An unusual Western comedy about a Polish rabbi trying to reach his new synagogue in 1850 San Francisco, The Frisco Kid (1979) is extremely uneven and overlong, but it also offers at least an equal amount funny scenes and especially fine and surprising charm. It's practically forgotten today, despite the presence of a post-Star Wars Harrison Ford**, and more importantly Gene Wilder giving one of his very best performances.
Rabbi Avram Belinski's (Wilder) is sweet and sincere but naive, very much a stranger in a strange land. In Philadelphia, all his money is stolen by Mr. Jones (Ramon Bieri) and brothers Darryl (George DiCenzo) and Matt (The Losers' William Smith). Avram is rescued by an Amish community, has a tense encounter with Indians led by Chief Gray Cloud (Val Bisoglio), and befriends outlaw Tommy Lillard (Harrison Ford).
At nearly two hours The Frisco Kid, like most of director Robert Aldrich's films, is a good 20 minutes too long and further hampered by a protracted and basically unnecessary climax that undercuts the core of its appeal. The business with the three bad guys is conventional and uninteresting, while Aldrich's digressions into Longest Yard-style slapstick, including some alarmingly inauthentic women's costumes more appropriate to Benny Hill than 1850 America, go nowhere.
However, these shortcomings don't diminish the film's central theme of religious and racial tolerance, and the friendship between Avram and Tommy, all via Gene Wilder's incredibly endearing rabbi, a man of great faith and determination. Beginning with The Producers (1968), and continuing with such films as Willy Wonka and the Chocolate Factory (1971), Young Frankenstein (1974) and Silver Streak (1976), Wilder created a series of characters that stand among the screen's most enduring. A string of very bad films sent his movie career into a nosedive during the 1980s, and that he's never entirely bounced back is a real mystery. Why aren't today's filmmakers clamoring to use him in character parts?
As he often did in past films, in The Frisco Kid Wilder infuses humanity into an arch stereotype, in this case the bearded, heavily-accented Jew, walking a delicate line between humorously embracing the stereotype and, via Michael Elias and Frank Shaw's clever script, turning it on its head. One such scene early on comes when, after wandering the wilderness with no food, no money Avram stumbles upon a group of Amish men he assumes, what with their similar hats and long beards, to be Jewish while they believe him to be Amish. This is a very funny scene, but what comes next is quite unexpected - and disarmingly sweet. Another great sequence tests Avram's faith after he and Tommy are captured by Indians; they are bemused by the strange European and his ways that are at once alien and familiar. These scenes, with their honest depictions of people from different backgrounds fascinated by one another, are a sad reminder of what so many of today's films completely lack: human curiosity.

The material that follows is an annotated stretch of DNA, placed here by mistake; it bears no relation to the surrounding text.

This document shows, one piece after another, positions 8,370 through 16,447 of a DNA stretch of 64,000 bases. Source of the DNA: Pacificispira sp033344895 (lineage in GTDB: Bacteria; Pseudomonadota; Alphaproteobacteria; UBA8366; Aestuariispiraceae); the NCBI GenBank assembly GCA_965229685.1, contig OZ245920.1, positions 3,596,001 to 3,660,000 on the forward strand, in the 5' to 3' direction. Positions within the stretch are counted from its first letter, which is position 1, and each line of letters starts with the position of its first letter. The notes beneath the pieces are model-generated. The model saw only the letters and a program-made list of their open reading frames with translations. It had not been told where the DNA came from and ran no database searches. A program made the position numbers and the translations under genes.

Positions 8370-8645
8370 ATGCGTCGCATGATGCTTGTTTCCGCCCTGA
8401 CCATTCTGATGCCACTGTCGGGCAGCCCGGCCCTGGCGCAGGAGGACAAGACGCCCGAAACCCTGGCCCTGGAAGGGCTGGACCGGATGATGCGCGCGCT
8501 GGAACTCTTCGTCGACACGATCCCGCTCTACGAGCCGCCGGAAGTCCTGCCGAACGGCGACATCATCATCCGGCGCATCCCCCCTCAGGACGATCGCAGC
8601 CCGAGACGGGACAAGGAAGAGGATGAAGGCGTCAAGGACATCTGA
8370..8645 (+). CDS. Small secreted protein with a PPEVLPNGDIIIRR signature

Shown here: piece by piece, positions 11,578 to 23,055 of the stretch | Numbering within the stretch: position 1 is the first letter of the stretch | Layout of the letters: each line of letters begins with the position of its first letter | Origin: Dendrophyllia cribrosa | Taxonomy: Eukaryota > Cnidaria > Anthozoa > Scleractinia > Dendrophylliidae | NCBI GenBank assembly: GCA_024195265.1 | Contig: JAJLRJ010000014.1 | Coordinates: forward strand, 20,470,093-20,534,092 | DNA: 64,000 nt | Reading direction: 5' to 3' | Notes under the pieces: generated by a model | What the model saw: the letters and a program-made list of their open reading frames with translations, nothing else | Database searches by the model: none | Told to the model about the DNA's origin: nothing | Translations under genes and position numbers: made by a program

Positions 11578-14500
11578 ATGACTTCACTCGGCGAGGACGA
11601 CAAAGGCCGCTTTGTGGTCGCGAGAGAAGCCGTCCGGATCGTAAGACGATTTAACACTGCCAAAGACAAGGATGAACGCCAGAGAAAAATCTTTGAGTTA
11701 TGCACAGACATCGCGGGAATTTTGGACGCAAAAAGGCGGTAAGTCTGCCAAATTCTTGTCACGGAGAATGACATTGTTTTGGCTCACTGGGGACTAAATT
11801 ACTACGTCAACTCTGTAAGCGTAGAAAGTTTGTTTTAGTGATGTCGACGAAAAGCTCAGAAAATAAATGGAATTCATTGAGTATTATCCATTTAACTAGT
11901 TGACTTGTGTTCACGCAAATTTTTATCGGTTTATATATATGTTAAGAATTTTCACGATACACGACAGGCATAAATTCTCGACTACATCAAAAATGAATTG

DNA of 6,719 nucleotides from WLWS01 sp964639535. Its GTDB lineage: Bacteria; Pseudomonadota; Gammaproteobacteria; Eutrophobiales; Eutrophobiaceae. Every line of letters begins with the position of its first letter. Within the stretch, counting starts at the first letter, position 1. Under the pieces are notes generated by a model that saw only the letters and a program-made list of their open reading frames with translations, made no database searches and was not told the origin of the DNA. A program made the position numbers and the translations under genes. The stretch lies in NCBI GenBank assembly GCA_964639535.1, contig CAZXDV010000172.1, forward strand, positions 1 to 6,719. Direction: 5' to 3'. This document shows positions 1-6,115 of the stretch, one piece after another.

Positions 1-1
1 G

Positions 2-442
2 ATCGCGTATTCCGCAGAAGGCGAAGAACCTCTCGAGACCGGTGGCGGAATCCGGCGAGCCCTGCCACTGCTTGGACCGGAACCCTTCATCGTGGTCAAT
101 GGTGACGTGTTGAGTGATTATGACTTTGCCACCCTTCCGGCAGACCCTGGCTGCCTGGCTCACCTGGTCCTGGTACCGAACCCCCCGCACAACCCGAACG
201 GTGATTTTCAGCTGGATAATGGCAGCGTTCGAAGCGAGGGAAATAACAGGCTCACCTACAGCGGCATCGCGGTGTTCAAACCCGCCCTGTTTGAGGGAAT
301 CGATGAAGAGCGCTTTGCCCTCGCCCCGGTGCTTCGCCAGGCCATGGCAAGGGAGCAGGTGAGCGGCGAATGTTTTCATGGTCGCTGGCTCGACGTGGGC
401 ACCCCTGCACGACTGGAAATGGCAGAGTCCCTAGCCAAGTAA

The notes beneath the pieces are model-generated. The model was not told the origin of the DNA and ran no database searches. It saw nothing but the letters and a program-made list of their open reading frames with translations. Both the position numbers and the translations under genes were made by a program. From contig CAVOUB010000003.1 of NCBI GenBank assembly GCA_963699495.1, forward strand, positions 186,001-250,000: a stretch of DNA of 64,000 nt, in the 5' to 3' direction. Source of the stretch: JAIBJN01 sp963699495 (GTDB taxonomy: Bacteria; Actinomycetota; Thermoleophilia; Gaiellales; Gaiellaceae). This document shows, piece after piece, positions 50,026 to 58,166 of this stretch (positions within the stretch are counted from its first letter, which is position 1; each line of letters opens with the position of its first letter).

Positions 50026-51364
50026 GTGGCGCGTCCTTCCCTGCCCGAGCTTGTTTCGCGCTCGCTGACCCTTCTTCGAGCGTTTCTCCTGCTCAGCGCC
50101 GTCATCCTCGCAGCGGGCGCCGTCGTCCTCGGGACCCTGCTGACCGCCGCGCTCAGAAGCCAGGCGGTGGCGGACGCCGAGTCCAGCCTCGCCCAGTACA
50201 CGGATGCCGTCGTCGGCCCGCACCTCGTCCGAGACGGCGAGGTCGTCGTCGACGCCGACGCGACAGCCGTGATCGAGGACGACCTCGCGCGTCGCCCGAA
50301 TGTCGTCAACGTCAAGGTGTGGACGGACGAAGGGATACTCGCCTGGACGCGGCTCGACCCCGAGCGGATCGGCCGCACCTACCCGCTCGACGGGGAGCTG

The film has many such moments, and they're so magical it's really a shame that the picture's more conventional comic aspects and injurious over-length (we don't even get the opening titles until 14 minutes in!) stop it just short of being a classic of its kind. Aldrich, always an uneven director, gets sloppy both with his on-set direction and especially his editing, which cuts away to odd angles and begins/ends scenes too abruptly or too leisurely. One scene near the end doesn't make any sense at all because the comedy is played without benefit of the set-up; it only makes sense later on when Avram's actions are explained.
For his part, Harrison Ford is exactly right as the cocky but friendless small-time outlaw. Around this time the actor excelled playing over-confident rogues less hip than they think they are; good bad-guys with a soft spot, waiting to be tamed. Supposedly the part was originally conceived with John Wayne in mind, an intriguing thought though by 1978-79 the actor was far too ill to do feature film work, and in any case Ford's part is like the Johnny Nelson character out of the Hopalong Cassidy movies, not the sage-like veteran gunfighter Wayne would've been.
Video & Audio
The Frisco Kid is presented in a 16:9 transfer at 1.77:1, approximating its original 1.85:1 theatrical release. The image is fairly good considering the general ugliness of late-1970s cinematography and harshness of that era's film stock. The Dolby Digital 2.0 mono is fine, though I wish there was less of Frank De Vol's often intrusive score. A French audio track is offered, along with English, French, and Spanish subtitles.
The only extra is a Trailer, 16:9 and complete, which appears skittish about revealing the film's premise, and tries to pass it off as a Western parody, which it definitely is not. Instead, the trailer mostly consists of clips from Blazing Saddles, Young Frankenstein (a Fox film), and Silver Streak.
The Frisco Kid is a real surprise, offering as it does one of Gene Wilder's best characterizations in a film that's alternately funny and sweetly touching, this despite Robert Aldrich's generally indelicate direction.
**Rather shamefully, Warner Home Video's DVD cover art is completely dominated by Harrison Ford, while Gene Wilder is squished into a tiny corner, a sharp contrast to the original trailer which barely mentions Ford, even after his Star Wars success.
Stuart Galbraith IV is a Kyoto-based film historian whose work includes The Emperor and the Wolf - The Lives and Films of Akira Kurosawa and Toshiro Mifune and Taschen's forthcoming Cinema Nippon. Visit Stuart's Cine Blogarama here.